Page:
Saturday, December 19, 2015

Hellboy (2004) and Hellboy II: The Golden Army (2007)

Hellboy (2004)

Director: Guillermo del Toro

Flawed, but singular and fun.

Hellboy is a curious entry into the world of film adaptations of comic book superheroes. Noted horror/fantasy/science-fiction director Guillermo del Toro went against the then-forthcoming grain of comic book movies when he opted to adapt the little-known cult comic, Hellboy, created and drawn by Mike Mignola. It ended up being a strong pairing of creative forces.

Hellboy quickly introduces the title character as a baby demon pulled into our world at the end of World War II. He was meant to be one of several diabolical, Lovecraftian monsters drawn down by the mad monk Rasputin in order to wreak havoc on Earth. Rasputin's plot is initially foiled, but not before the young demon is found by a platoon of U.S. troops. He is dubbed "Hellboy" and taken under the wing of  Professor Bloom, an expert on the occult and attache to the Allied platoon who finds Hellboy. Over the next several decades, Hellboy (Ron Perlman) is raised by Bloom into a massive, red-skinned, long-horned, amazingly strong force against supernatural attacks on mankind.

The movie still feels unique, even amidst the modern deluge of superhero, fantasy, and science fiction films. While it certainly hits all of the familiar marks of those genres - a threat to the world; dazzling superpowers; large-scale battles - Hellboy does it in its own ways. The "superteam" whom Hellboy works with is made up of oddities and outcasts, but very sympathetic ones. There are plenty of amusing quirks in the film: Hellboy's love of cats and beer; his often misplaced confidence; the strange and damaged super beings who comprise Hellboy's team. These all make it feel rather different from nearly all other action fantasy movies. Also, being a Guillermo del Toro movie, the horror elements are done very well, though they are softened with much more levity than his graver films like Pan's Labyrinth or The Devil's Backbone.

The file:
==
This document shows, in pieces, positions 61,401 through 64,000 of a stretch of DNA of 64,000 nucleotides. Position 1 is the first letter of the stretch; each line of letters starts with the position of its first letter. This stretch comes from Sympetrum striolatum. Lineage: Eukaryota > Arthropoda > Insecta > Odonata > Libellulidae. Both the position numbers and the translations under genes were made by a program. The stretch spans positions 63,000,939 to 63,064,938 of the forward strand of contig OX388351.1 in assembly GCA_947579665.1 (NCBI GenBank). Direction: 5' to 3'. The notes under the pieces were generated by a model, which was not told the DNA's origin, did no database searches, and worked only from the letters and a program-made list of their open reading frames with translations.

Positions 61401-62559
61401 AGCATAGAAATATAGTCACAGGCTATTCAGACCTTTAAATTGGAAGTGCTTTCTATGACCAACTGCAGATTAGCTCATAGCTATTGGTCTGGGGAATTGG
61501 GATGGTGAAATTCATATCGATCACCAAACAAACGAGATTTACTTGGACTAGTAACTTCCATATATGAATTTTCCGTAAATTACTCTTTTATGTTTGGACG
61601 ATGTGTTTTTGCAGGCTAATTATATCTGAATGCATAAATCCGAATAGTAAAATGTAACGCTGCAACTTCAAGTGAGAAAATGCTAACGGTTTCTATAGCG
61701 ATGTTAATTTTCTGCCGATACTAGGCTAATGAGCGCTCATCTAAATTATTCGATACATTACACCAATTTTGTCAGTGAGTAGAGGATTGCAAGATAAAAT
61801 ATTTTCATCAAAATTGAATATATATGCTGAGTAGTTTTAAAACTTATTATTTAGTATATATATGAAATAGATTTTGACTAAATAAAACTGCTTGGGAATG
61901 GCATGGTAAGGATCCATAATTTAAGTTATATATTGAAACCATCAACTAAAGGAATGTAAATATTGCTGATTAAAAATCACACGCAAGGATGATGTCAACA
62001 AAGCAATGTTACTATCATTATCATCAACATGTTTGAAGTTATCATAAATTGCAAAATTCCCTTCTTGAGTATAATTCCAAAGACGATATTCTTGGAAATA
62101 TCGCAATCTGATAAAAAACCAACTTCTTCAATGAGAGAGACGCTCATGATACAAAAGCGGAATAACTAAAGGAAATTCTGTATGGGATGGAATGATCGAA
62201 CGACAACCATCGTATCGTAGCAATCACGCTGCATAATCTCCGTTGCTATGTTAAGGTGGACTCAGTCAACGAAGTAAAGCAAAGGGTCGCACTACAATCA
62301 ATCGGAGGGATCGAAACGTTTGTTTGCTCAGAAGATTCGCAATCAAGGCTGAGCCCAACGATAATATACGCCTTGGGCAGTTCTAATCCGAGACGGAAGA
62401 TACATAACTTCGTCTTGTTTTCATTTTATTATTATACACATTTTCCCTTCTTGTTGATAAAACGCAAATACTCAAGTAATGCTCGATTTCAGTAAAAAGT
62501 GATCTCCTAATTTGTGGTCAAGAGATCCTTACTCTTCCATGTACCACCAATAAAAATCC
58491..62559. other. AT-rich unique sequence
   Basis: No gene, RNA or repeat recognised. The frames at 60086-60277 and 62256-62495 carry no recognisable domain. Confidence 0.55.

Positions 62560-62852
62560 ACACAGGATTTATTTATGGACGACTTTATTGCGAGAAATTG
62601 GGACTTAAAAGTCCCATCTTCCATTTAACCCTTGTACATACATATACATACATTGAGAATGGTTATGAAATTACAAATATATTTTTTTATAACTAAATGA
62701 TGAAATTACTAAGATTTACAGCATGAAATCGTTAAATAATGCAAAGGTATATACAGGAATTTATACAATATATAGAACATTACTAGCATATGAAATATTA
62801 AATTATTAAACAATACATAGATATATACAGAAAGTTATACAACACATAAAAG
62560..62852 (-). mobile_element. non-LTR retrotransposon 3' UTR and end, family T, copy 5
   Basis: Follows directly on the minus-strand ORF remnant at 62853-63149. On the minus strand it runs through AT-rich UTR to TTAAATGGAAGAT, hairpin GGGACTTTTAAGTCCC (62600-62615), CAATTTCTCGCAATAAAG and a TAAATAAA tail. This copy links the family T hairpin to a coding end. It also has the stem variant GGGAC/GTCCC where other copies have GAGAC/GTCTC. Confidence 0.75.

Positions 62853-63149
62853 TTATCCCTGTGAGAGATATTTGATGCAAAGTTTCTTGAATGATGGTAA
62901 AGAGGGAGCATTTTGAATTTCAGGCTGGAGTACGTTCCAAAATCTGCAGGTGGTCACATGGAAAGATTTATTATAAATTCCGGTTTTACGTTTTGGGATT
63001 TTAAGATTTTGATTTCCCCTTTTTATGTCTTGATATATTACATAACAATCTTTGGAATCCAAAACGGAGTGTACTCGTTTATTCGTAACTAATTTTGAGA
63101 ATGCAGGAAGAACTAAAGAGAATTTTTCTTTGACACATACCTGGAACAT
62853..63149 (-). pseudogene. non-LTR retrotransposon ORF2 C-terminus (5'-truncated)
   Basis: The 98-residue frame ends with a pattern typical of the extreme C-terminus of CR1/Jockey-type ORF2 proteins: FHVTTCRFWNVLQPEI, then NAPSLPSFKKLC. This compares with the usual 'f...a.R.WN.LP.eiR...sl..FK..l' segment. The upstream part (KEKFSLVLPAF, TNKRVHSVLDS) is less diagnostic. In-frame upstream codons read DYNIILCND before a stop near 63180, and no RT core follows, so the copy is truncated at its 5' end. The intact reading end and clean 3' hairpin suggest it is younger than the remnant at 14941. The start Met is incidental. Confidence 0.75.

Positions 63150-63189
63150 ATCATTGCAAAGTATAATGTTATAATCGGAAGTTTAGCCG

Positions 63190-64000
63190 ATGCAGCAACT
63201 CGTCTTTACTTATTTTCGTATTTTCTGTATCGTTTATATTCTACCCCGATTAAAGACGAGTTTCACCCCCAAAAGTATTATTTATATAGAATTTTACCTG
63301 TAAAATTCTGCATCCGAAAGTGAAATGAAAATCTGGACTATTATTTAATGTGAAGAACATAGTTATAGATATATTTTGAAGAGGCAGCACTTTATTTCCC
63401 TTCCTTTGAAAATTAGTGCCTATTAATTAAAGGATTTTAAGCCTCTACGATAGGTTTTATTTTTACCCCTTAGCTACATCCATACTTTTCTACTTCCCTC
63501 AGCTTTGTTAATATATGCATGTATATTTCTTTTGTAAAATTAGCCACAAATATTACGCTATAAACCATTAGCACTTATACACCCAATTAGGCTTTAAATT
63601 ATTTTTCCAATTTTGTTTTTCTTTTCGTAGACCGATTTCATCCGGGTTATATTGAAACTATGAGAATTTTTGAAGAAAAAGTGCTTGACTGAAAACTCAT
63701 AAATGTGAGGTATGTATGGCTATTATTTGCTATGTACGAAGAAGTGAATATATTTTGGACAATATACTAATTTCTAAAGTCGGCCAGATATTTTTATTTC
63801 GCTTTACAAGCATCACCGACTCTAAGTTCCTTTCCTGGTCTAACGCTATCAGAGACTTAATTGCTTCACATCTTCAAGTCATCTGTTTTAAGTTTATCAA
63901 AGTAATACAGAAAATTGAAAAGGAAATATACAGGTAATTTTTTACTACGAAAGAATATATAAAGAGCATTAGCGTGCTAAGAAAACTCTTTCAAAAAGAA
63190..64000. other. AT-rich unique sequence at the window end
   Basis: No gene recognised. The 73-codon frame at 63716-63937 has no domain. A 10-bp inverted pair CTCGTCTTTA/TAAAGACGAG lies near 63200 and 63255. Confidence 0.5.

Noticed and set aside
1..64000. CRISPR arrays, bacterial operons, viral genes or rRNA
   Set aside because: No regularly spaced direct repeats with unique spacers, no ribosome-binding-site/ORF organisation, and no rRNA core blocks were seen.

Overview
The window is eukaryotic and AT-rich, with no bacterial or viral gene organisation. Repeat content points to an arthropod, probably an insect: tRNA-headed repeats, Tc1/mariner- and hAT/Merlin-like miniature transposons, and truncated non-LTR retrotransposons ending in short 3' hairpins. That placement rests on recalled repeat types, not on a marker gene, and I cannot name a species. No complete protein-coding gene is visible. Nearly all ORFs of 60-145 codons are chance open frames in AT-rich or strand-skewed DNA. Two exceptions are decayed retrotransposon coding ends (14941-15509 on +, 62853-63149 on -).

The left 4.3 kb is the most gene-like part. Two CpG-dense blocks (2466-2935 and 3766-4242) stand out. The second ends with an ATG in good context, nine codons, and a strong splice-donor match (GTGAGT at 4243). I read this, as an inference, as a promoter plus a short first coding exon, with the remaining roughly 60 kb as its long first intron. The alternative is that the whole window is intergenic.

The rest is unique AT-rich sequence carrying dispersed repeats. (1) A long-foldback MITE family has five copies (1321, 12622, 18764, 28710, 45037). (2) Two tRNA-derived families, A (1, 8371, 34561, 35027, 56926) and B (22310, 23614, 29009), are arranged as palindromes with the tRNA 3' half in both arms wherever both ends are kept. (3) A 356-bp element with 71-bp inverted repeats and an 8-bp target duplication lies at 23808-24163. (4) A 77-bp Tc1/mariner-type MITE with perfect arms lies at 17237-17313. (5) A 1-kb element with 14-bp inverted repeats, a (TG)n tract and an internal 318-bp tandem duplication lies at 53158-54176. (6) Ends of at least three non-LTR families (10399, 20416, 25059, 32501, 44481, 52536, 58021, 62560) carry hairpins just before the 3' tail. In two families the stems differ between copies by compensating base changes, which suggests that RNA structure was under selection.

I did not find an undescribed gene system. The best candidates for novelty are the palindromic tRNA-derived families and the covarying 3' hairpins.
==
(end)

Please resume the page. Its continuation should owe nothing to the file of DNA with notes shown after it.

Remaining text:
Hellboy's main weakness is that it doesn't completely flesh out all of its elements. The relationships between Hellboy and his team have some fun and interesting dynamics, but their history is never explored enough to become truly gripping. The Rasputin character is interesting in his potential power, but he is little more than a one-dimensional bad guy looking to rule the world. The brilliant Ron Perlman does as much as possible with the script, but the gags and one-liners can be hit-or-miss. These are a few of the areas of potential which went untapped in the film.

This is still a fun movie, and definitely one which fans of superhero flicks should watch or regularly revisit. It's a great alternative to the Marvel Cinematic Universe (which I love) and its competitors.

Hellboy II: The Golden Army (2008)

Director: Guillermo del Toro

Arguably an improvement on the original in several ways, despite exhibiting some of the same weaknesses. In short, it's another fun chapter in the off-beat superhero series.

All of the strengths of the first film remain intact here. The title monster hunter is still as fun and snarky as ever, and his teammates are still quirky misfits that wouldn't be found in other blockbuster superhero movies (except maybe Guardians of the Galaxy). The visual effects are strong, and del Toro still opts for costumes and make-up over CGI whenever possible, a choice which I hold in very high regard.

The leg up that this sequel has is that the villain has more depth that the first film (or most other action and adventure films). The back story here is that many millenia prior, the world was ruled by a race of elves, which had built an army of hulking mechanical warriors - the titular "Golden Army," which was reputed to be unstoppable in battle. Despite commanding this force, the king of the elves was betrayed, and the key to the army was lost to time. That is until our story begins, when the exiled elf Prince Nuada decides to track down the key, use it to reclaim the Golden Army, and reclaim dominance over Earth. Nuada actually evokes more sympathy than most villains, which adds a bit of richness far too often lacking in such movies (I'm looking at you, Marvel Cinematic Universe).

The playful sense of wonder is on full display here. As Hellboy and his crew track Nuada's whereabouts and uncover his plans, we get plenty of great set pieces, odd monsters both large and small, and an ever-deepening mythology which never takes itself overly serious. While the relationship between Hellboy and his teammate Liz often has a screwball feel which I can do without, this is still a great fantasy action movie that's well worth watching every year or two.

As of writing this, we are now eight years into the "Hellboy 3" rumor cycle. I, for one, would gladly go and watch another of these films. While the MCU's Guardians of the Galaxy was widely lauded for being a fun, anti-establishment departure from its MCU brethren, people seem to forget that many of those charming elements in Guardians had already been done by del Toro in his Hellboy movies ten years prior. We could use a few more pure popcorn movies that are high on fun while lying a tad outside of the box. Another Hellboy would give it to us.